• ... or "I'll see you later today".

  • If it was in the afternoon we could say 'I'll see you this afternoon'.

  • Or if it was in the evening 'I'll see you this evening'.

  • Let's say today is Monday.

  • If I can see you on Tuesday I would say...

  • ... "I'll see you tomorrow".

  • If I can see you on Wednesday I could say...

  • ... "I'll see you the day after tomorrow".

  • Or I could just say "I'll see you on Wednesday".

  • We use 'on' before the name of any day.

  • And notice how the days have a capital letter.

  • If our appointment is in the week we are in now...

  • ... I would call it 'this week'.

  • But if it's next week than I say...

  • ... "I'll see you next week".

  • The same goes for the month.

  • 'This month' is the month that is happening now.

  • Next month is the month after.

  • Or the year - this year, next year.

  • And if I want to say a particular manth I use 'in'.

  • I'll see you in July.

  • I'll see you in December.

  • And when we say a particular time we use 'at'.

  • I'll see you at two o'clock.

  • I'll see you at half-past four.

  • But if we want to say how far in the future the appointment is we use 'in'.

  • I'll see you in ten minutes.

  • I'll see you in two hours.

  • I'll see you in a week.

  • I'll see you in a month.

  • It seems complicated Michelle.

  • Not really. We just have to remember whether to use 'on', 'at', or 'in'.

  • Next practice.

  • I'll say a time and you say...

  • ... I'll see you on, at, or in that time.

  • You try one Brenton.

  • Okay.

  • A week.

  • I'll see you in a week.

  • Perfect.

  • Now you try at home.

  • A month.

  • I'll see you in a month.

  • Six o'clock.

  • I'll see you at six o'clock.

  • January.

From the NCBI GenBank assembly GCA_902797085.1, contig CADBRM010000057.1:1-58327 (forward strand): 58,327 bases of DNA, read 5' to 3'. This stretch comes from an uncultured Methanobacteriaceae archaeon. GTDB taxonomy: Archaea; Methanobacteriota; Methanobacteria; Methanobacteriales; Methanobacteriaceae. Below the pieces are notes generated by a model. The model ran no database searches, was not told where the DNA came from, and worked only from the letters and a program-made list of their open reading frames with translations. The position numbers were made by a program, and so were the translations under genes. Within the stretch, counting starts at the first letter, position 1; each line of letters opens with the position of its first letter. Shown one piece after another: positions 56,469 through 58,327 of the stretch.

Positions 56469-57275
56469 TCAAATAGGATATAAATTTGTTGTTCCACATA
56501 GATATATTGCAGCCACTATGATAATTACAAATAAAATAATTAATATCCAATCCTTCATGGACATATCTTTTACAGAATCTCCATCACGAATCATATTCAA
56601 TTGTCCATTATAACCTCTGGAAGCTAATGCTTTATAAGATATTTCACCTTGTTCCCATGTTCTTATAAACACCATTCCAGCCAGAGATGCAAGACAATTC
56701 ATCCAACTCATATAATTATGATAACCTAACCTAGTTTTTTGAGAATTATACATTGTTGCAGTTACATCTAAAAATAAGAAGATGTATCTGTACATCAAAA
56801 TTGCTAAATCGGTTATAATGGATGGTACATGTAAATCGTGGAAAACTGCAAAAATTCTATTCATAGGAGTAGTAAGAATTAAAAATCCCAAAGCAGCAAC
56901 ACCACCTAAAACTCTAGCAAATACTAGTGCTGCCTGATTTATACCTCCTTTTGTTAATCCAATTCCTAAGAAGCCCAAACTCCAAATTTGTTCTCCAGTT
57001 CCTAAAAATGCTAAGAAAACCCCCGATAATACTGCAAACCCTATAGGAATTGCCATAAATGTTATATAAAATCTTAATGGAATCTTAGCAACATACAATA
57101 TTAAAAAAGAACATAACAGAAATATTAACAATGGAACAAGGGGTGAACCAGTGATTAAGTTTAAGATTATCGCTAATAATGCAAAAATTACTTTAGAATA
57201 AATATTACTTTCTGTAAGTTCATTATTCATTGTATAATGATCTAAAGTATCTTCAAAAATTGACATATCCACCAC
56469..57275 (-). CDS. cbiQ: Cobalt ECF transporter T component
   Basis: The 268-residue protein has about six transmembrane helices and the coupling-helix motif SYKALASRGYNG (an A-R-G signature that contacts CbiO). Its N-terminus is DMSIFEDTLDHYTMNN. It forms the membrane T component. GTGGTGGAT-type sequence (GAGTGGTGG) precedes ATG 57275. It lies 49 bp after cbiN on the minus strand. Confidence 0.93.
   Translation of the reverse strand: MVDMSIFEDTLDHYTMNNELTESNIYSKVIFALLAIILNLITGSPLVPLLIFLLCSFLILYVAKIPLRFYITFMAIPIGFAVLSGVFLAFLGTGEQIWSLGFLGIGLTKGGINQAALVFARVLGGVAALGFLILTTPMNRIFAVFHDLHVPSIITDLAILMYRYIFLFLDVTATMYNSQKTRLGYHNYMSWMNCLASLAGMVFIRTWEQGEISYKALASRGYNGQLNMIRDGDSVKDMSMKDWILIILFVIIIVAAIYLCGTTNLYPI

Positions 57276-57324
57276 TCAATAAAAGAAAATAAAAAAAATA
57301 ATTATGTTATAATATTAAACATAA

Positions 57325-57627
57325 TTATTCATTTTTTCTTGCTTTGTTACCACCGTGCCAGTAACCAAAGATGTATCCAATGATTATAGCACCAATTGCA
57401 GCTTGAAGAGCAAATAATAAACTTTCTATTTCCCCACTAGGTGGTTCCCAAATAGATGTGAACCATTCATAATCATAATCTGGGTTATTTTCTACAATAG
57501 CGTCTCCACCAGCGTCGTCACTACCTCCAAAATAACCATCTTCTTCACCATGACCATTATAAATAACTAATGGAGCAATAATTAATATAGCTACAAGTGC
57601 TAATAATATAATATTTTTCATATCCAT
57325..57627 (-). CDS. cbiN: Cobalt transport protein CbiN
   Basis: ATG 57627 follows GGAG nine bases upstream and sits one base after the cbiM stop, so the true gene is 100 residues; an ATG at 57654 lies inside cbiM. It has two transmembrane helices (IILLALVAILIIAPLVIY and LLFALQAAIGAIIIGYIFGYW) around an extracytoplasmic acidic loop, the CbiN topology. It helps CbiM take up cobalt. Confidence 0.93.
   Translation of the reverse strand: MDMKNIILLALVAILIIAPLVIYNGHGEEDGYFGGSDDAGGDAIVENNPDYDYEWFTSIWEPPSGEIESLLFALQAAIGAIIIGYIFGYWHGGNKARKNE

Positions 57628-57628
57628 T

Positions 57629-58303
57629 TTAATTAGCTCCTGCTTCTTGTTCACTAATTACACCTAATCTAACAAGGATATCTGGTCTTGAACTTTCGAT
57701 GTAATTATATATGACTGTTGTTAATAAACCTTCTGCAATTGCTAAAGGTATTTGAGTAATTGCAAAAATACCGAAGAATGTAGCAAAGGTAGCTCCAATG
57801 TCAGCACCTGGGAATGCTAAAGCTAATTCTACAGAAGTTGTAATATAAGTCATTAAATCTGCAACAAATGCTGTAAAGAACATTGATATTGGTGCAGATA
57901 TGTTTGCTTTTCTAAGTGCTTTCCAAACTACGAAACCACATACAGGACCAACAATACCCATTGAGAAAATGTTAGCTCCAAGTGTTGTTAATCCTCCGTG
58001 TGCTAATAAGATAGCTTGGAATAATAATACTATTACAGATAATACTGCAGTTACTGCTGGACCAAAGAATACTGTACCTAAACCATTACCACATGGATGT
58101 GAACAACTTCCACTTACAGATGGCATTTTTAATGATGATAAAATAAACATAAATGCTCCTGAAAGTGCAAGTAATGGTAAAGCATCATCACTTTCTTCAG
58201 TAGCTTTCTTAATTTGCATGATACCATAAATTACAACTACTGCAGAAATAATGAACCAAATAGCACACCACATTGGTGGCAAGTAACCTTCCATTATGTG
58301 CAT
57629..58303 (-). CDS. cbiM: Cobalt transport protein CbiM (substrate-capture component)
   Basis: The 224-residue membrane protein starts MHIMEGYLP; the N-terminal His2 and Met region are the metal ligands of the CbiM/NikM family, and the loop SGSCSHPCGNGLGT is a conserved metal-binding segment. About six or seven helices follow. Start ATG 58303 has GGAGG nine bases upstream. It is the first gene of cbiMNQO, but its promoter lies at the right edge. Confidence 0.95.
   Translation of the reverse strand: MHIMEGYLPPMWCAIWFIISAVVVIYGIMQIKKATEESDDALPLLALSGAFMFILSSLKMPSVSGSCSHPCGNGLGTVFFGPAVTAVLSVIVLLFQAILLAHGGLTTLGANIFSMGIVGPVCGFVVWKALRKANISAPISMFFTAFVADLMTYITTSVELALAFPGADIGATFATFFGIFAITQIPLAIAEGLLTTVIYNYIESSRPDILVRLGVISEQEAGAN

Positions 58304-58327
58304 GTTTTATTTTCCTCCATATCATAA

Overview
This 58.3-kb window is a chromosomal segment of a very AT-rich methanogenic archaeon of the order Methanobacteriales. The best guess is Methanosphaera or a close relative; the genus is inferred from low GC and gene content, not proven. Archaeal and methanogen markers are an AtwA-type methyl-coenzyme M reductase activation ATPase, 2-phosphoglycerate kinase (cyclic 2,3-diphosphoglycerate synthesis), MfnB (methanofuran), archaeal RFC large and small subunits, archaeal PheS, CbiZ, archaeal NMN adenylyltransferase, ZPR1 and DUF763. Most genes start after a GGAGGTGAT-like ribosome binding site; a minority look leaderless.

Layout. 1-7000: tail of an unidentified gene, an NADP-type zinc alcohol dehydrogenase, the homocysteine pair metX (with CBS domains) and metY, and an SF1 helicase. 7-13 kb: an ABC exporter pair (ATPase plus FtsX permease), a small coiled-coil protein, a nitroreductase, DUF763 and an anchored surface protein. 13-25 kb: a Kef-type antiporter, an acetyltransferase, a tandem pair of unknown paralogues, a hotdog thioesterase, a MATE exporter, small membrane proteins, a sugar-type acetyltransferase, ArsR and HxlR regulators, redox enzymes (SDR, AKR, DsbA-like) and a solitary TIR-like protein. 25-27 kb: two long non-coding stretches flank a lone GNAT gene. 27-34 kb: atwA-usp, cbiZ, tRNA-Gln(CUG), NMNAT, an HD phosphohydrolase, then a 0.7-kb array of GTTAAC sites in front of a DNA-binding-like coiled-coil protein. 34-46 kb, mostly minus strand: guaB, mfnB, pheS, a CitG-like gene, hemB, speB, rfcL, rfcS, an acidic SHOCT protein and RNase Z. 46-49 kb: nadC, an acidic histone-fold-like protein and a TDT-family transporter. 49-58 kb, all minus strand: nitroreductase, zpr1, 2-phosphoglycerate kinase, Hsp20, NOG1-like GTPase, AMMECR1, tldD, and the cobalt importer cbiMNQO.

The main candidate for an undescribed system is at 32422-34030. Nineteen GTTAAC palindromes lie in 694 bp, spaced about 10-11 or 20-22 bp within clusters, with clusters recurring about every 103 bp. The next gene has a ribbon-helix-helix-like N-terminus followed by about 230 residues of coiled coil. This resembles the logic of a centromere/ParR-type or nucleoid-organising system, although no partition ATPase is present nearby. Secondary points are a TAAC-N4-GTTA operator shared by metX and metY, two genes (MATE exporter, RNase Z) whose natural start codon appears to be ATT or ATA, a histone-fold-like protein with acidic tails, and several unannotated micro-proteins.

• I'll see you in January.

  • Thursday.

  • I'll see you on Thursday.

  • Two years.

  • I'll see you in two years.

  • This afternoon.

  • I'll see you this afternoon.

  • That was a trick one.

  • Remember we can also use 'this' before the words morning,

  • ... afternoon,

  • ... evening,

  • ... week,

  • ... month,

  • ... or year.

  • We can say 'this year' or 'next year'.

  • This week or 'next week'.

  • And so on.

  • And that's about all we have today Brenton

  • But before we see the story again there's one thing that I don't understand.

  • What's that Michelle?

  • Let's watch the end of the clip.

  • I'll get my brother to pick you up.

  • No that's okay. I'll get a taxi.

  • Alright then.

  • That's settled.

  • Why does Sarah want her brother to pick Anne up?

  • Can't she walk?

  • No Michelle, he isn't really going to carry her.

  • To pick someone up is to give them a lift in your car.

  • Oh!

  • Are you going to pick me up for our meeting?

  • No.

  • Oh.

  • That's all we have time for today.

  • We'll see you next time when Anne goes to lunch at Sarah's house.

  • And we'll meet Sarah's brother.

  • Hope you can watch then.

  • And I'll see you on Monday.

  • At ten o'clock.

  • Goodbye.

Hello.